1916, the school register from Beaupré
School shows that cold weather was a
problem then too. On January 11 and 12
(Tuesday and Wednesday), Mr. Pineo noted
"Extremely Cold" and showed none of his 33
students (grades 1 – 8) in
attendance. The following week must have
been OK with most of the students
there but the week of January 24 – 28, he
wrote "School Closed account of extreme
of years later, on January 20, 1918 Mr.
Priestley wrote "Stormy weather –
no schoolchildren". Attendance before and
after that day seems to be
teachers) walked to school, wearing very
heavy clothing. If they were lucky,
they got a ride on a horse-driven cutter.
For the "family" trip to
town for supplies, besides heavy clothing,
the cutter or sleigh was well equipped
with heavy blankets, probably a footwarmer
or hot rocks or maybe a mini-stove.
Ulmer taught at Bilby School and travelled
in winter on a horse-drawn cutter. She
and her children went to school, cuddled
up under a blanket made of horsehide.
This 5-foot square blanket is lined with
heavy blanket-like fabric then trimmed
with felt decorative edging. The blanket
is heavy - weighs over 20 pounds! Mrs.
Ulmer and her family used this blanket
from 1938 until 1956.
blanket used to keep Mrs.
Ulmer and her children warm
riding in the cutter to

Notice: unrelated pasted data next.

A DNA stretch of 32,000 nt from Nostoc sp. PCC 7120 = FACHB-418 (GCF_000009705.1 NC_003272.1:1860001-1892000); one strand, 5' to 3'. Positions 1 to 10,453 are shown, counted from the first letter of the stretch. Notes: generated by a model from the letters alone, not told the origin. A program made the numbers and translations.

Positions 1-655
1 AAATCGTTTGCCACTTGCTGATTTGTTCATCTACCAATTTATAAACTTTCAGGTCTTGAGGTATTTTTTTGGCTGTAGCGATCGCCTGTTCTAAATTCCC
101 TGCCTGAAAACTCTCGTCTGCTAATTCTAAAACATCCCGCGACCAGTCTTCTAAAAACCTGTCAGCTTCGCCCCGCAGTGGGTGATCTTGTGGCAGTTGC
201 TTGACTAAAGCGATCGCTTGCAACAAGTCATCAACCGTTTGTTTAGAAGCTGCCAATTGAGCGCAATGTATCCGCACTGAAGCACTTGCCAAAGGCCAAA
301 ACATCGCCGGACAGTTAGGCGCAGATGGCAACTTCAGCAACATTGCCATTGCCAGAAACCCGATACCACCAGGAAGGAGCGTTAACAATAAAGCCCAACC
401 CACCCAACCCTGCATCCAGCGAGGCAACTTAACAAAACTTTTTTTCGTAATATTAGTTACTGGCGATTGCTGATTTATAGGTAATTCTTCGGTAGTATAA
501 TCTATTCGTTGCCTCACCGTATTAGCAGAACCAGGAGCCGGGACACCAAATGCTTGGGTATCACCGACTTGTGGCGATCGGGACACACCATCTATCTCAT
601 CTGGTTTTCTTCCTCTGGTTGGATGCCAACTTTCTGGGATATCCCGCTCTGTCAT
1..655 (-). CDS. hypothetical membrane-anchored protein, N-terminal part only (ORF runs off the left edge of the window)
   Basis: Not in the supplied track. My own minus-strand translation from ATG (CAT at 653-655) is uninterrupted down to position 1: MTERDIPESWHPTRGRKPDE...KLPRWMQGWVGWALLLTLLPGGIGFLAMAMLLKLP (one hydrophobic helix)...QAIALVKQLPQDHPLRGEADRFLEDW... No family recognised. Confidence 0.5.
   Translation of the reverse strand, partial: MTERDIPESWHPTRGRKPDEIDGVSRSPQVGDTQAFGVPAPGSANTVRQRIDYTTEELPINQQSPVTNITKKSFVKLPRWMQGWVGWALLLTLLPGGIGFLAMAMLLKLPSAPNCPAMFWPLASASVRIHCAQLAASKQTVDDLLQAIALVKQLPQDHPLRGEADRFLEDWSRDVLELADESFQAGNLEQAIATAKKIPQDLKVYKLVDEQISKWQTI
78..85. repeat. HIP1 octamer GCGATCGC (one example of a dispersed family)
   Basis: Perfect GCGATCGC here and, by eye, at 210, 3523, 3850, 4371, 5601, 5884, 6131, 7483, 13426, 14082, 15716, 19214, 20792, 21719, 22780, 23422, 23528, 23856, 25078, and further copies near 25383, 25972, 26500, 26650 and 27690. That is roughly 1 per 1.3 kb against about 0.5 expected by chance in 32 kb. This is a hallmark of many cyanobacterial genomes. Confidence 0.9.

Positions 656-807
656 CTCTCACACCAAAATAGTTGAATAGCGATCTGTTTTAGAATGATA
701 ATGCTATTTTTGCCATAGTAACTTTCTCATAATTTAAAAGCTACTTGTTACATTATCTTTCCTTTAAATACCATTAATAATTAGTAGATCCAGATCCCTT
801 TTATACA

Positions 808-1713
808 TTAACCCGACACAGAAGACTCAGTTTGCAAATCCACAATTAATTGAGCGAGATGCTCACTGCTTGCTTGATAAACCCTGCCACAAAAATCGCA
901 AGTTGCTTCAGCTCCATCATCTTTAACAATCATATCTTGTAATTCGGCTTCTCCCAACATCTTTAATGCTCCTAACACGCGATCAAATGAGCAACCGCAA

This was also used in the
wagon when going to Onoway for
(In this photo, the blanket is
warming a pew from the Old
crockery footwarmer was
filled with very hot water.
It could be used in the
cutter or at home in bed.
Edmonton went through an extended cold
period in 1969, the Edmonton Journal
gave out certificates to commemorate the
its first ice carnival on February 1, 1974.
An article in The Reporter reported
that "an estimated 400 spectators braved
bitter 30 below zero weather to
watch Onoway's first real ice carnival. They
left two hours later, their hearts
warmed with pride, their faces aglow with
pleasure. They had watched some 96
children ... perform for the first time."
area residents have been dealing with
extremely cold weather since the first
days of settlement. We are tough! We chose
to live here and take cold weather
in our stride – right?
temperature went all the way up to -6˚F
twice during this "Deepfreeze".